Following requests from numerous people I felt it would be useful to add some further information regarding the administration of vitamin C.
This information is not suggested as medical advice. If you have any medical condition you are advised to discuss your requirements with your doctor or medical professional. Vitamin C, however, does not interfere with orthodox medical treatment, and can only assist in cases of pathogenic attacks, such as by viruses, as with the current outbreak.
Current advice for people suspected of having the virus is not to visit doctor’s surgeries or attempt to visit hospital but stay at home. If you are faced with dealing with the coronavirus in this situation this article may offer you some assistance.
Firstly the requirements for an individual can vary enormously. Many factors can lead to depletion of vitamin C levels in the body. It is partly because vitamin C is much more than a vitamin. Its role as an antioxidant is fairly well-known. Its role in supporting the immune system in 21 different ways is less well-known.
I don’t intend to get into an in-depth discussion of vitamin C in this article, just to give you some basic information about usage and inform you of some of its value.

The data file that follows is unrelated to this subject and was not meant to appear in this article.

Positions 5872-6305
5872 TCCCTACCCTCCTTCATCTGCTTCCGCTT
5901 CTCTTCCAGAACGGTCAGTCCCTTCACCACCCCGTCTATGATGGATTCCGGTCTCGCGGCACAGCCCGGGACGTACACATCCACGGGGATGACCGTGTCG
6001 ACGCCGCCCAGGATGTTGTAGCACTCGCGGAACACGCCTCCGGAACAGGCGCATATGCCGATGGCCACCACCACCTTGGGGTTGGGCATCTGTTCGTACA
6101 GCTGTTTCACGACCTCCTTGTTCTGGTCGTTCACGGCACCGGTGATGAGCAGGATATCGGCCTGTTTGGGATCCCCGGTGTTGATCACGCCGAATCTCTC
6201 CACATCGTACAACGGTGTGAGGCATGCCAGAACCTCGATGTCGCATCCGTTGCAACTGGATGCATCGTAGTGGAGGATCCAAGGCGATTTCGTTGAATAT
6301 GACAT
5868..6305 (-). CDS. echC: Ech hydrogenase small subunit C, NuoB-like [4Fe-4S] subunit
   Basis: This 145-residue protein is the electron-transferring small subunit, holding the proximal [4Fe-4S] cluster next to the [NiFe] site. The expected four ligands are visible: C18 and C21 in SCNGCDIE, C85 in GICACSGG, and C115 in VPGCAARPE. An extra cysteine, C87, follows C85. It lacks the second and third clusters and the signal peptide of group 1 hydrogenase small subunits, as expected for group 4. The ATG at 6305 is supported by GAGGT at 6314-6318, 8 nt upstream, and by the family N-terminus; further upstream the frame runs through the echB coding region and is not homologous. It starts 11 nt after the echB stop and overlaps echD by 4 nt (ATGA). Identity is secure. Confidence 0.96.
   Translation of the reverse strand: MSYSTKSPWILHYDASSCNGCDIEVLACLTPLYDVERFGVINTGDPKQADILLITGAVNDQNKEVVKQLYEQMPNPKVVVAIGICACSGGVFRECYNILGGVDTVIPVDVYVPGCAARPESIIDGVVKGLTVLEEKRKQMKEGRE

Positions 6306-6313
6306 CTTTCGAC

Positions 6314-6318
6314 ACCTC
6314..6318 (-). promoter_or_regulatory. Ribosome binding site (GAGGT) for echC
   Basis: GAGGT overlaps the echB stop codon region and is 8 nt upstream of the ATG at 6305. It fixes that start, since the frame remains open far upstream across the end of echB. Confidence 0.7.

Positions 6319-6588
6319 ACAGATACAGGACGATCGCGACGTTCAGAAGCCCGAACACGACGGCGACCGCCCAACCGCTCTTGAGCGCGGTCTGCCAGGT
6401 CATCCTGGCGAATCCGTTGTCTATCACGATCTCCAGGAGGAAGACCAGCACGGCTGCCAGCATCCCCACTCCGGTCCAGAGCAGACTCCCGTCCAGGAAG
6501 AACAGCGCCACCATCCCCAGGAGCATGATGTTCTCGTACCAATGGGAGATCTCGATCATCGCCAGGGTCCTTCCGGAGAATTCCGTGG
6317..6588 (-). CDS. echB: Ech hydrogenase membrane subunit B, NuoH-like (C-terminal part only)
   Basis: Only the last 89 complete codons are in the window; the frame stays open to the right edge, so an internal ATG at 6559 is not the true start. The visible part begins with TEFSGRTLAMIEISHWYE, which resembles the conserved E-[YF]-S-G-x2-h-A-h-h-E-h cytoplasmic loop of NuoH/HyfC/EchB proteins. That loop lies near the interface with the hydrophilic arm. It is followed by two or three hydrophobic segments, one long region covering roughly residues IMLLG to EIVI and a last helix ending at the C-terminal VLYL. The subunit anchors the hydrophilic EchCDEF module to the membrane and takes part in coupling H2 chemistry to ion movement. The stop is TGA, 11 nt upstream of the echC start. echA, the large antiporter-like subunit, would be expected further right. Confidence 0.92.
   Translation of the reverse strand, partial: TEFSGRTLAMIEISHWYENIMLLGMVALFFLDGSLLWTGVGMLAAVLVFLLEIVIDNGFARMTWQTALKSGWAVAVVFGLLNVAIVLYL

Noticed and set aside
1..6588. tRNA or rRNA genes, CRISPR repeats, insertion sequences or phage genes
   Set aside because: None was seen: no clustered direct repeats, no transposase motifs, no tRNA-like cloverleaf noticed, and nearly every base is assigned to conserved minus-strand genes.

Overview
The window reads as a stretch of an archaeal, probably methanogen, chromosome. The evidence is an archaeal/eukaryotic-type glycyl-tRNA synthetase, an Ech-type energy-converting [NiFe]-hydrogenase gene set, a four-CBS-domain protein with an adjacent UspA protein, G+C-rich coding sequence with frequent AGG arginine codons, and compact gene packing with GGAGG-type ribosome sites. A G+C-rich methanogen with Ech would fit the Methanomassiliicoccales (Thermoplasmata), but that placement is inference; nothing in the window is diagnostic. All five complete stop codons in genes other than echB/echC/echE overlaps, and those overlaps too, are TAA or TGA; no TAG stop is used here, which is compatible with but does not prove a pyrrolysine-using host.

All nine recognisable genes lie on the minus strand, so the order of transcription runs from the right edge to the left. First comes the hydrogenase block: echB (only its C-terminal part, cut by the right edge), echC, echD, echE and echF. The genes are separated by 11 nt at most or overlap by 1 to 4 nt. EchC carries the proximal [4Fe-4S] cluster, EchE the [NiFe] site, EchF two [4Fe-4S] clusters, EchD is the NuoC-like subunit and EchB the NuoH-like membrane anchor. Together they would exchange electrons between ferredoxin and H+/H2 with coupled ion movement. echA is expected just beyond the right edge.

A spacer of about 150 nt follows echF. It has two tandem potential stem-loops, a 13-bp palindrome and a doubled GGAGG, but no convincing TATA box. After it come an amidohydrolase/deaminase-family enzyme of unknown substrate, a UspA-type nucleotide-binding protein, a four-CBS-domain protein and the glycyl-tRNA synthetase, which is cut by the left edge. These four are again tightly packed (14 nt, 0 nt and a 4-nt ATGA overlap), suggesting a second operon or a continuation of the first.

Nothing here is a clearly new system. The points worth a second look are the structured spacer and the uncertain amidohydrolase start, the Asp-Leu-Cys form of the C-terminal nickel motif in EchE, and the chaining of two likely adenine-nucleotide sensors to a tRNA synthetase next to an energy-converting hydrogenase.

We mentioned its role in supporting the immune system, which is what we are assuming your interest is due to, for dealing with the Covid-19 pandemic. Vitamin C should be the treatment of choice for any viral disease, at the right dose, it can stop a virus in its tracks. I don’t wish to repeat here what has been discussed in the previous section, which reveals some of the background to our understanding of vitamin C in dealing with polio, hepatitis, pneumonia and measles. Suffice it to say that doctors such as Robert Klenner have been successfully treating these diseases since the 1940s. For those who would like more information on this and the background story of vitamin C, Dr Thomas Levy’s book, Curing the Incurable Vitamin C—Infectious Diseases, and Toxins (with over 1,200 references) would be a useful source for medical professionals.
Dr Levy gives an extensive review of many uses of vitamin C in the body, including the various ways it supports the immune system, its ability to detoxify numerous toxins, overcome viruses, bacteria and other pathogenic organisms.
We mentioned some of the immune effects in the previous article. We can very briefly review a few of the more than 20 different ways vitamin C aids the immune system.
The white blood cells concentrate and transport vitamin C around the body to attack invading pathogens concentrating vitamin C as much as 80 times the level in the blood.
T-Lymphocytes are integral to our immune function and attacking invaders, their response is mediated by vitamin C, as is their level of proliferation, vitamin C has the added ability of protecting the T-lymphocytes.
Vitamin C enhances phagocytic function. Phagocytes are one of the types of white blood cells that ingest microorganisms and infection-related cellular debris.